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Installation and Set Up

Prerequisites

Opus

Firstly, you’ll need to deploy Opus and configure your active directory in Opus. (Please refer to the Opus Installation guide).

Opus comes with a copy of HashiCorp Vault running on port 8200, this will need to be configured prior to setting up PEM, see Opus HashiCorp Vault Cofiguration.

PEM Server Deployment

The PEM Server can be set up by simply deploying the PEM Server OVA. Once the installation is complete run sudo netconf to set up a static IP address and configure DNS settings for the PEM Server.

Download the PEM Server OVA

Domain Controllor and End User Machines

On the Domain Controller, we need DNS to resolve the future hostname of the PEM Server. Add a Forward Look Up Zone by opening DNS Manager and navigate to your domain folder (not msdcs). Right click in the list and select New Host (A or AAAA).

Forward Lookup Zone

Hint

Your Windows Domain Controller needs to have LDAPS enabled, see here for more detail on enabling LDAPS.

PEM can be set up on the following domain controllers:

  • Windows Server 2012 R2
  • Windows Server 2016

Currently, the PEM Client is supported on:

  • Windows 10

Upload PEM Opus Tasks

The tasks can then be compiled and uploaded to Opus by browsing to the Opus tasks dashboard and selecting Upload Task, then simply drag and drop the tasks.

Download the PEM Opus Tasks

Upload Task 1

Upload Task 2

Alternatively, this can be done using the Opus command line tool like so:

$ opus --insecure ./opus/tasks https://admin:password@opus.pem.internal

OpenSSL and unix2dos

Some OpenSSL tools are used in generating TLS certificates, the binaries can be downloaded here. unix2dos is used to convert the line endings and can be downloaded here.

If you're using MacOS simply run:

brew install openssl
brew install unix2dos

Or on Ubuntu:

sudo apt-get install openssl
sudo apt-get install dos2unix

Hint

Many of the secrets you'll put in the HashiCorp vault need to be base64 encoded. OpenSSL can base64 encode files by running openssl base64 -in <infile> -out <outfile>.

PEM Setup Wizard

To begin with the setup, browse to your Opus address and locate the PEM Setup Wizard task. There’s a search bar located in the top right hand corner of the tasks dashboard to help you find the task. Click Start.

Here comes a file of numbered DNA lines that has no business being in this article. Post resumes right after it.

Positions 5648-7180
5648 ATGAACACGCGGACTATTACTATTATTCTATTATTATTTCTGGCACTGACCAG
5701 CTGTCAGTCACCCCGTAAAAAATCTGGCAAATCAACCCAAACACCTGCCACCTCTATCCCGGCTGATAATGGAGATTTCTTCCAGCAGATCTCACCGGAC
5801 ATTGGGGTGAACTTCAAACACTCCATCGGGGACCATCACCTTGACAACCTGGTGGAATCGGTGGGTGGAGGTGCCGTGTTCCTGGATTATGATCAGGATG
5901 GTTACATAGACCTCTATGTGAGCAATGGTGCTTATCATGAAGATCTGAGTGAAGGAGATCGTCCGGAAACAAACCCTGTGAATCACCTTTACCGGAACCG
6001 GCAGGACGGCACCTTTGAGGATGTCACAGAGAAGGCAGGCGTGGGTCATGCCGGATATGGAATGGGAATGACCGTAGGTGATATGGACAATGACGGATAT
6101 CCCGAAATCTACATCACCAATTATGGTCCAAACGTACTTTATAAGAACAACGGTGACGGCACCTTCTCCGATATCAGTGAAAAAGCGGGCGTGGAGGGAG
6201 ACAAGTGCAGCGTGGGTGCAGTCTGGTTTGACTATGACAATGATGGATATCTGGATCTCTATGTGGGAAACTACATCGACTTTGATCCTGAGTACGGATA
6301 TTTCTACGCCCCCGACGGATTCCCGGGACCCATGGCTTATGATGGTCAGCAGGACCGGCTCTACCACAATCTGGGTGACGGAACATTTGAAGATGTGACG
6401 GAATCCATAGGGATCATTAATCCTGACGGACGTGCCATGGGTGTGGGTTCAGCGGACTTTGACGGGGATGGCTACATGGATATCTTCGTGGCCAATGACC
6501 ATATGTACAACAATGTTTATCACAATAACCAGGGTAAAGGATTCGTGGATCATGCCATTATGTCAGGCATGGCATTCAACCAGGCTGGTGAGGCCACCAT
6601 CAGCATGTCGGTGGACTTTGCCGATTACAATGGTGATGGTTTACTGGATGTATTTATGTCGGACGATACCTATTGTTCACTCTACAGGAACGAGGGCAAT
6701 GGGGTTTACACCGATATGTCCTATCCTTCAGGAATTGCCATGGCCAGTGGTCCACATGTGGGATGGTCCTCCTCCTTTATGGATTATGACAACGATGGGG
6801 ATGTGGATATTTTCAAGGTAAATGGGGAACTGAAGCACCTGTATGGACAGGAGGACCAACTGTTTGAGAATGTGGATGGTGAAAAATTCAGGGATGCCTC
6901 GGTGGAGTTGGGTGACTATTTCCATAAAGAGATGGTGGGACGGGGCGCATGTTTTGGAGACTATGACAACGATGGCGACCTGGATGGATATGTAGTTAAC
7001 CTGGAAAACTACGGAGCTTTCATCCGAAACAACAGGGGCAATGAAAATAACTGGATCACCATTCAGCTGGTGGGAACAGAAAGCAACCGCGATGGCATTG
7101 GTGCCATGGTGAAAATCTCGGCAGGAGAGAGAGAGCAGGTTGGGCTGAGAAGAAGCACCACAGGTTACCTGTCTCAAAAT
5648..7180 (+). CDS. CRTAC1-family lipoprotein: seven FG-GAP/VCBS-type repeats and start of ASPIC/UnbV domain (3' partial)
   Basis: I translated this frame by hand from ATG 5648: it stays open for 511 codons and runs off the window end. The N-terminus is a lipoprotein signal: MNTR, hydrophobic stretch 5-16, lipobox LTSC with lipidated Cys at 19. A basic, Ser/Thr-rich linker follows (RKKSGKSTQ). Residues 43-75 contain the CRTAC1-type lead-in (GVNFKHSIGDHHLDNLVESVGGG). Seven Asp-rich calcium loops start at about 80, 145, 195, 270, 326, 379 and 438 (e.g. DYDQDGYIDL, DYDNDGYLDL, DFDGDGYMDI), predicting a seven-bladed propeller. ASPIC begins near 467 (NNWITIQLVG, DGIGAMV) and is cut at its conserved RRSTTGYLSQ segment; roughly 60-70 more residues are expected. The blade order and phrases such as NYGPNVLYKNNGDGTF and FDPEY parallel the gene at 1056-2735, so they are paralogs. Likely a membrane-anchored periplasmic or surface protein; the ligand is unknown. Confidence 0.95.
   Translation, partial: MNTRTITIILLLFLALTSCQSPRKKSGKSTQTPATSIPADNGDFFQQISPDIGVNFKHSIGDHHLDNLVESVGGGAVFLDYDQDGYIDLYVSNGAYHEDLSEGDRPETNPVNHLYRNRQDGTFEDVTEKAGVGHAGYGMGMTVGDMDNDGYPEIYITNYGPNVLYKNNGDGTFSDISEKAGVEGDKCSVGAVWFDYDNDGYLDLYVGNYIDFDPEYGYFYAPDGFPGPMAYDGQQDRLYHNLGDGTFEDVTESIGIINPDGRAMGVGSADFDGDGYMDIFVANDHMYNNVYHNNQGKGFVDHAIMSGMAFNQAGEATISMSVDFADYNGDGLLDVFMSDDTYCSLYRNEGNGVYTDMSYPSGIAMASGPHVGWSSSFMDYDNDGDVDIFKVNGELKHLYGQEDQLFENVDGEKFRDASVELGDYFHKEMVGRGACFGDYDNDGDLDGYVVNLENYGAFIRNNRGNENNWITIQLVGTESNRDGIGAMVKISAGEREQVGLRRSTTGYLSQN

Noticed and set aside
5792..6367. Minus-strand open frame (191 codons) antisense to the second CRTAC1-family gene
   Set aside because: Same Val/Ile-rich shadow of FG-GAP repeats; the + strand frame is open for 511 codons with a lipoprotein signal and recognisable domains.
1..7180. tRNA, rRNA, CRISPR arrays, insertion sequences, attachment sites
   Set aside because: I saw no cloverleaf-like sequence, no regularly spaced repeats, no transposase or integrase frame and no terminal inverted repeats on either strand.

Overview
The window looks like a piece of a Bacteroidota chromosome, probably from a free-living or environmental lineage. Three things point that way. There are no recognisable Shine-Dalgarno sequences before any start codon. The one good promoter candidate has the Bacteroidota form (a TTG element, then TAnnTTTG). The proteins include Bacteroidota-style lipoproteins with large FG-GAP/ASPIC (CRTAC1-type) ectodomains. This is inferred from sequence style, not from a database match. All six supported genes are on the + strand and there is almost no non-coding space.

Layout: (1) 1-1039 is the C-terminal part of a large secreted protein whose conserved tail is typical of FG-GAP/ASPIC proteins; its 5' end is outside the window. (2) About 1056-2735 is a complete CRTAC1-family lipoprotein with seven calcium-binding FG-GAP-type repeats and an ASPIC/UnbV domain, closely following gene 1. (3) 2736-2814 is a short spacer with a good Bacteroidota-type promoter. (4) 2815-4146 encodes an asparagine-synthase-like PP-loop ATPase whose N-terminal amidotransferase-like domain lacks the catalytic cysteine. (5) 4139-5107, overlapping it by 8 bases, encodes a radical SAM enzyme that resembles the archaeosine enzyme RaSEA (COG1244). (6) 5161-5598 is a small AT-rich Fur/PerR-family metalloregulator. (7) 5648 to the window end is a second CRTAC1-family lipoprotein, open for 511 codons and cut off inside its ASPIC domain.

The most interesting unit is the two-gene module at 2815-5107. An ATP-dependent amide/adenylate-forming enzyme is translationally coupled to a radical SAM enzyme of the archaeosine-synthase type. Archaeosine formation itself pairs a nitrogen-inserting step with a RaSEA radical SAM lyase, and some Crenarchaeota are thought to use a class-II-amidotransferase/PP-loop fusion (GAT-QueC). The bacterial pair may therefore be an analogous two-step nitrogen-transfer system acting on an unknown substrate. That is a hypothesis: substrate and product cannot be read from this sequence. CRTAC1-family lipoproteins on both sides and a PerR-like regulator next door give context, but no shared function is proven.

Setup Task

Throughout the task, you’ll need to add secrets to the HashiCorp vault, so ensure your vault is unsealed before continuing with the task.

At each step, the task will validate the setup has progressed correctly, because of this the task can be used to test the configuration post setup. Additionally, the task can be cancelled at any point, saving your progress, so the setup can be returned to from the same point. Upon returning to the task, all previous stages will be revalidated. This task can also be used to make changes to the configuration after the initial setup.

Setting Up SSH Details

In order to connect to the server over SSH, we need a private key to be stored in the vault which will be used when connecting to the PEM server. You’ll need to add a secret with the path pem_server_ssh and the following keys:

  • hostname This is the hostname of the server, without any protocol, for example: pem.domain.com
  • private_key The base64 encoded private key to be used by this task to connect to the PEM Server. This will be the only private key authorised to connect to the PEM server. A private key will be provided in the Setup Wizard. Decode and save this key so that the PEM Server for direct SSH access to the PEM Server.

Once the keys have been added to the vault with the correct path, click Confirm.

At this point the task will connect to the server in order to remotely configure it, you’ll be given the option to change the hostname or IP at this stage.